"I have never really mentioned this before, but Christy Moore helped me a lot during that period," she confides.

"He used to come round and drag me out. I have been open and honest about all that has happened to me over the years, how I ended up in hospital 32 times - in two-and-a-half years - with alcohol poisoning.

"There were triggers, of course, but I think I was born an alcoholic. I maybe had the gene - I'm not sure."

In her 2009 autobiography, Bloody Mary, she holds nothing back, documenting addiction problems, relationship troubles, familial abuse, career mismanagement, suicide attempts and dark days spent confined to psychiatric wards.

A pro-choice campaigner and outspoken critic of abuse, she rose to international fame in 1985 with seminal Irish jazz album, Tired and Emotional, her star seemingly unfazed by all the surrounding traumas from which she has emerged "a stronger woman".

Sober now for 28 years, the once-wild child of jazz, twice-divorced mother-of-five started out, ironically, being a "bit of health nut", giving breastfeeding and natural childbirth classes and following a strict macrobiotic diet when living in London.

"I remember having a gin and tonic when I was 30 and kind of really liking it," she recalls with humorous understatement.

"My career was taking off then and over the next four or five years it was very, very extraordinary the way I fell apart. It was unf***ing believable; I went from having a pint of Guinness occasionally to having three or four bottles of vodka or Tequila a day along with cocaine or whatever.

"I think, in retrospect, we only took cocaine to keep us drinking longer; it added an extra couple of hours' drinking on to the night."

She attended the Rutland Centre in Dublin for addiction treatment, went for counselling and later benefited from regression therapy to help deal with unresolved trauma.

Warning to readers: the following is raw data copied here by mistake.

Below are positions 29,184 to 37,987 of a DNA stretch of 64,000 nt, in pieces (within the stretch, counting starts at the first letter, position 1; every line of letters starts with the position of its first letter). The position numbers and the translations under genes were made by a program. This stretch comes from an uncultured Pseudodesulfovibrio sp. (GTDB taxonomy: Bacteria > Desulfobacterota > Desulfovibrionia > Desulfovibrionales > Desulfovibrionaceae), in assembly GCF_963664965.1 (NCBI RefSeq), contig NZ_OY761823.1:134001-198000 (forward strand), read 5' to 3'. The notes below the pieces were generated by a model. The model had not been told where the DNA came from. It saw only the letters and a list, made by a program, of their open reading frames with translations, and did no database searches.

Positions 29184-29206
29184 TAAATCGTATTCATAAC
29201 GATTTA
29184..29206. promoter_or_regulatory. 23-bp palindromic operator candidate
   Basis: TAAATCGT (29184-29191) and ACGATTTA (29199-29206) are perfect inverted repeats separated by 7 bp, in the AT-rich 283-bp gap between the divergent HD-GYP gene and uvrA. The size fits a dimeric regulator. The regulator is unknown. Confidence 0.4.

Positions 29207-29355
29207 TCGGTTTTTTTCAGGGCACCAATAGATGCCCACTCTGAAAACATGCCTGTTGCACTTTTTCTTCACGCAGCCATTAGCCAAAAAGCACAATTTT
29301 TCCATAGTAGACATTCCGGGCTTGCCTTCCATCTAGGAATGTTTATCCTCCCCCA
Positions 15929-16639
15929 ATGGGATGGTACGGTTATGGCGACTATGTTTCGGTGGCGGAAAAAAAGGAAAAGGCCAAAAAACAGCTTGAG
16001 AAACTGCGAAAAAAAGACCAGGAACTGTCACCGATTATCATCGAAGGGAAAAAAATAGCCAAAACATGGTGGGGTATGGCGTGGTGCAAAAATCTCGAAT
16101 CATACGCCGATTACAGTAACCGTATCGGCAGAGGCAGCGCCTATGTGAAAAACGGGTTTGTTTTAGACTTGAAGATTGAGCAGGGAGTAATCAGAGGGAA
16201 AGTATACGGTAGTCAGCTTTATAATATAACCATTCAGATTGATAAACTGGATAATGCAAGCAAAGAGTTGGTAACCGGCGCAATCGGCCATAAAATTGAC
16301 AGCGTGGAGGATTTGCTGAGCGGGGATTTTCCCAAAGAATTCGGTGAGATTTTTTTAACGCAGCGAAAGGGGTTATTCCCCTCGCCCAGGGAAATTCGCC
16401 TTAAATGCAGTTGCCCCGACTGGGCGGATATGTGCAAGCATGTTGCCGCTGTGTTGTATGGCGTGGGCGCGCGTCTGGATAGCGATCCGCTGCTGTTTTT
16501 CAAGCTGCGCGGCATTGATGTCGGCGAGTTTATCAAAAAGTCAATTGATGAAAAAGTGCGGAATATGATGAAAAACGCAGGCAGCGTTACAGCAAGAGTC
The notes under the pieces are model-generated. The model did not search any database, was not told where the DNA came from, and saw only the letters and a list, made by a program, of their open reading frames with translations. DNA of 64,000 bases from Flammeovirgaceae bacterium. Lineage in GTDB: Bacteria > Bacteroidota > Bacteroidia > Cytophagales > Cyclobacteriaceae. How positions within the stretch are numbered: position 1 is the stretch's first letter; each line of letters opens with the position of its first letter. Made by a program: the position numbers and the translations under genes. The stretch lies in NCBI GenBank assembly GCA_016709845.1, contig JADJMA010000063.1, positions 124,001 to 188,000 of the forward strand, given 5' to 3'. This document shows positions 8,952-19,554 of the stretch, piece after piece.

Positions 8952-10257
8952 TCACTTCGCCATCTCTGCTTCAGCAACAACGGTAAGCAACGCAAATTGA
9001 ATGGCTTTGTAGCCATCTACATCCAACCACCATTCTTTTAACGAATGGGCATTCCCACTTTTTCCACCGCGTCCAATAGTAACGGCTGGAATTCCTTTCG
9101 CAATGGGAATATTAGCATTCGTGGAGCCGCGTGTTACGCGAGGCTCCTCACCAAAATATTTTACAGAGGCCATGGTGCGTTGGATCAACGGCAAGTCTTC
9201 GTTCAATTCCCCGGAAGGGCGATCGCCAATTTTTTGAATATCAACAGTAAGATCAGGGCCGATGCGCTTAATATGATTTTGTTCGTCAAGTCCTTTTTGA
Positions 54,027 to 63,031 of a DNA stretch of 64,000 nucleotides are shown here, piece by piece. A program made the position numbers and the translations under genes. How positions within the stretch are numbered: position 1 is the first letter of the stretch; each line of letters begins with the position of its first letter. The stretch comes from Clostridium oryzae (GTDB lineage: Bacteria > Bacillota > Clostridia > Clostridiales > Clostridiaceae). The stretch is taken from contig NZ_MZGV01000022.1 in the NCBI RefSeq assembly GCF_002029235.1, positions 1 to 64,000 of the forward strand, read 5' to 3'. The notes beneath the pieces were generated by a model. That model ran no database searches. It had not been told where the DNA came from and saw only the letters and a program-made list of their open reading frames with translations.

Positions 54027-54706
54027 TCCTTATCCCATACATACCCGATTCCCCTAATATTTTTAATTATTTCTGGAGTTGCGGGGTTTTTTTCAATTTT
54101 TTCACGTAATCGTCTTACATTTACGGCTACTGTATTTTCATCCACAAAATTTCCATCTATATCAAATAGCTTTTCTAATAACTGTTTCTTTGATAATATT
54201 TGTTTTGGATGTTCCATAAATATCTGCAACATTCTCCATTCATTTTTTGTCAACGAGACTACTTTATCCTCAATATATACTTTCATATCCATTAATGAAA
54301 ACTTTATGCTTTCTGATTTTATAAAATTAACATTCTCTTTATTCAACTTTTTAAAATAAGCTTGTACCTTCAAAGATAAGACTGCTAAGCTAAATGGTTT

But, like all true blues virtuosos, she has faced down her demons through song. In acclaimed 2020 album Life Stories, she unapologetically deals with everything from familial issues to addiction and betrayal - including the public breakdown of her marriage to Frank Bonadio after he had an affair with their nanny.

"Singing has always been my salvation, but I never set out to be singer," reflects Coughlan, a former road sweeper, actress and life model for aspiring artists (apparently, it paid more than waitressing).

"I didn't sing until I was 30 - before that, I was quite happy being a mother."

Today, living at the side of Little Sugar Loaf Mountain near Bray, Co Wicklow, has brought a kind of late-onset contentment. Although frustrated with the way musicians have fared over the course of the pandemic (and "very stressed" by the "on-off again" cycle of live gigs), she has been distracted by a new music-theatre project which she hopes to complete this month.

She has also enjoyed singing in her garden (during the first lockdown), spending time with her grandchildren, baking brown bread, collecting eggs from her chickens and practising daily yoga.

The latter was embraced with such zeal, in fact, that she herniated four discs doing the downward dog, but in true Coughlan style, she has since bounced back - just as readily as she did after having stents fitted for a heart condition in 2016 and following her bronchiectasis diagnosis two years before that.

"I take steroids and three inhalers every day and I just keep going," she says, matter-of-factly.

"The medication can be a pain, but it's just called 'getting old'. I did 14 gigs in England recently with only one day off, so this new tour will be a breeze. You get the adrenalin and you're back up and running again."

:: Mary Coughlan will perform with Sharon Shannon and Frances Black at the Ulster Hall in Belfast on Sunday May 29. Ulsterhall.co.uk.